Comment: Re:cutting to German, Finnish levels might work (Score 1) 140

I noticed one difference between US public schools vs schools that work. When my step-daughters were in elementary school, there were three weeks out of five that were "special". The first week was Mexican culture week and they spent their time singing Mexican songs, making Mexican food, and learning Mexican dances. That was enriching, perhaps. A couple of weeks later was black history, and then "world diversity " or something. That's all fine and well, I understand the value of such things. I strongly suspect, though that Japanese students spent those weeks learning reading , writing and arithmetic. My stepdaughter can make enchiladas, but can't read so well. A good trade?

My niece is Mexican. I made sure that when she learned about Mexican culture, she learned about Diego Rivera, Mario Molina, and Nora Volkow. Quite a bit of science there. Ever see Diego Rivera's Man at the Crossroads? She also took a class in black history when she went to college. Ever hear of Madam C. J. Walker?

The Japanese have their problems. A Japanese architect found out that about 80 Korean forced laborers died during WWII making an airport, and their bodies were dumped into a pit. He wanted to build a memorial for them, but he ran into some vicious right-wing nationalist opposition, with death threats, and the town had to back down. In Japanese noodle shops, they sometimes have signs, "No Koreans." (And sometimes "No Americans.") While most educated Japanese embrace other cultures, a loud, dangerous minority don't. Perhaps they could use some American-style cultural diversity.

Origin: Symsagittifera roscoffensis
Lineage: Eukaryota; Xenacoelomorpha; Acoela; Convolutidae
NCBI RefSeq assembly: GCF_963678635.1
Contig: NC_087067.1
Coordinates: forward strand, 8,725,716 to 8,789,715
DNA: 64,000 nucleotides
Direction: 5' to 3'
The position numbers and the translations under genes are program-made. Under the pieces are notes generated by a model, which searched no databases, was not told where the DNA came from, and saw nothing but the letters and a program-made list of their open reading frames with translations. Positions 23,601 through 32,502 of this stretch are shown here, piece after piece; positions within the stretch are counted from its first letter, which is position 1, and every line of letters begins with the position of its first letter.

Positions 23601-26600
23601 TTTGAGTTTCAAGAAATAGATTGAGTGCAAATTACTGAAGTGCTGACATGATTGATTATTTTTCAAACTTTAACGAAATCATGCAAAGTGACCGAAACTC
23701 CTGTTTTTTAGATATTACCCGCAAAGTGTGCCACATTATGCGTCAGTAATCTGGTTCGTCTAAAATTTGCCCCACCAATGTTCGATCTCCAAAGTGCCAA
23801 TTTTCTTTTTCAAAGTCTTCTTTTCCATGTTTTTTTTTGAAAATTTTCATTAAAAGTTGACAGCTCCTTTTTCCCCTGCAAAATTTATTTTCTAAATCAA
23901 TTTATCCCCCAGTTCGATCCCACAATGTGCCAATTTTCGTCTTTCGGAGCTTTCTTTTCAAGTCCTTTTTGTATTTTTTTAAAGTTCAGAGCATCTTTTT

Comment: Re:$750 MILLION @ 114 schools (Score 1) 140

Hm. It does seem that the US spends more on elementary and high school education than most other countries.

It seems that education spending is unequally distributed throughout the US. First, there are wide variations by state. Second, since most ele/hi spending is raised from local taxes, the poor districts can't raise as much as the wealthy districts. I suspect that the poor districts also get a lot of federal and state funding for students with problems.

I'll put off any conclusions until I've learned more.

Comment: Re:Where is the money to hire support staff? (Score 0) 140

These gifts and grants are nice, but without long-term funding of support staff this is what happens:

You can't simply push tons of technology into schools and forget about it. The "light the fuse and run" approach never works. You need a staff of technology people who will train staff, maintain and repair the tech, and integrate the technology into the curriculum.

Without adequate support, these systems will simply collect dust and end up in a storage locker.

The little darlings.

Crocamo installed software called Net Nanny to block pornography, gaming sites, and Facebook. He disabled the built-in web cameras. He even installed software to block students from undoing these controls. But Crocamo says students found forums on the Internet that showed them how to access everything.

“There is no more determined hacker, so to speak, than a 12-year-old who has a computer,” said Crocamo.

Comment: Re:Wow $100 Million (Score 1) 140

More tax money will merely inflate teacher and administrative pay and pensions further. On the other hand, whatever costs these donations offset will end up in the same teacher/admin/union pockets, so it's a wash.

You mean the same way that corporate profits and tax breaks will merely inflate corporate executive pay further?

Whoever dies with the most toys wins.